If you ask me what is the cafe to go to for cakes and macarons in Paris, a place which has something for every picky sweet tooth, I’ll say Café Pouchkine.
It’s a small narrow space, yet designed in a decadent way fit for those who can afford all those luxury brands surrounding it. It is located in Printemps (which means ‘spring’ in French) Haussmann which is conveniently positioned next to another popular departmental store that more Singaporeans will be familiar with, Lafayette (I say this because it has a Longchamp store which seems extremely popular with Singaporeans and Malaysians lol).
There are a couple of bar seats inside, about 7? Alfresco seats number to about… 12-14? And i’m talking about those tiny tables you see littered on the sidewalks of Paris. Finding space for even 3 persons was a tough one.
But that shouldn’t be a problem to you because anything from their counter would make the trip or any inconvenience worth it.
The pastry counter came as a surprise. French cakes are known to be petit and these were definitely slightly bigger than the norm though in no way huge and distasteful. All immaculately done, perfect and identical.
Their pastry chef is Emmanuel Ryon who hails from Moscow. So the desserts are supposed to be Russian-inspired. Trust me, because of this visit, Russia is already in my bucket list of “places I must go before I die”.
We chose to go with the more traditionally french desserts. Given the stomach-space I would have ordered the more unconventional ones but since I was in Paris, doing it the French way seemed the right thing to do 😉
I chose the French classic, the St. Honoré cake. The cream puffs were dipped into caramelized sugar and filled with vanilla bean-studded custard (?). I’m guessing the hazelnut swirl that held everything together was crème chiboust, which quoting wikipedia is ” a crème pâtissière (pastry cream) lightened with stiffly beaten egg whites”. Right at the centre was a square of sweet caramel pudding. So many textures and complementing flavours made this such an enjoyable treat.
We also had their Opera. Lightly soaked jaconde which was in no way dry or soggy like all the previous ones I had. The coffee syrup enhanced the chocolate rather than the other way around so it didn’t remind me of a coffee- flavoured cake. The friend said he would prefer it more chocolatey but I was pretty happy with the level of rich-ness here.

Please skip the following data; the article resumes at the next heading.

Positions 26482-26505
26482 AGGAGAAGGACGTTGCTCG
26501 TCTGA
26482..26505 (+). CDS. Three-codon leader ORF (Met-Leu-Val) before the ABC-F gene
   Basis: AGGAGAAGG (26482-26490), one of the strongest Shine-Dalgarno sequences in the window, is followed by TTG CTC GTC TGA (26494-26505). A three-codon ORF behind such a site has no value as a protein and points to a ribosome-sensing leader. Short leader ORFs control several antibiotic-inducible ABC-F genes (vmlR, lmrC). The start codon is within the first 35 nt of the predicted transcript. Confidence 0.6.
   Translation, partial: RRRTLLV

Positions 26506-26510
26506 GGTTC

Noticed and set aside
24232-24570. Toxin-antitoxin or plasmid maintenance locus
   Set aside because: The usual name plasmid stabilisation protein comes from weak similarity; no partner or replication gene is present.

What really enamored me most were their macarons (:
The concept is simple: each color represents a flavour so the dual colors you see are flavour combinations.
They all impressed. Consistency and quality-wise, flawless. They all had thin crispy macaron crusts, tender cake-like almondy interiors and were filled with just enough pastry cream at the middle. They were bigger and definitely had more “chew-factor” than those from Pierre Hermé which tends to have a more disproportionate amount of filling and more aged macarons in general (next post will be on Pierre Hermé I promise).
There was nothing subtle with the flavours. You get exactly what you asked for. Emmanual Ryon seems to be a little heavy-handed with the edible glitter/gold, not that I mind haha. A little bling makes everything, including macarons, more beautiful 😉
A close-up of the vanilla-hazelnut. Even the macaron shell is perfumed by the vanilla beans!
I would go as far to say that if you are looking for macarons, you should skip places like Ladurée and Un Dimanche à Paris (though if you are a hardcore chocolate fan, please visit the latter) for this. You can’t skip Pierre Hermé of course, he’s a stalwart in the industry and so far I’ve not seen a variety of mad flavours that can rival his 😉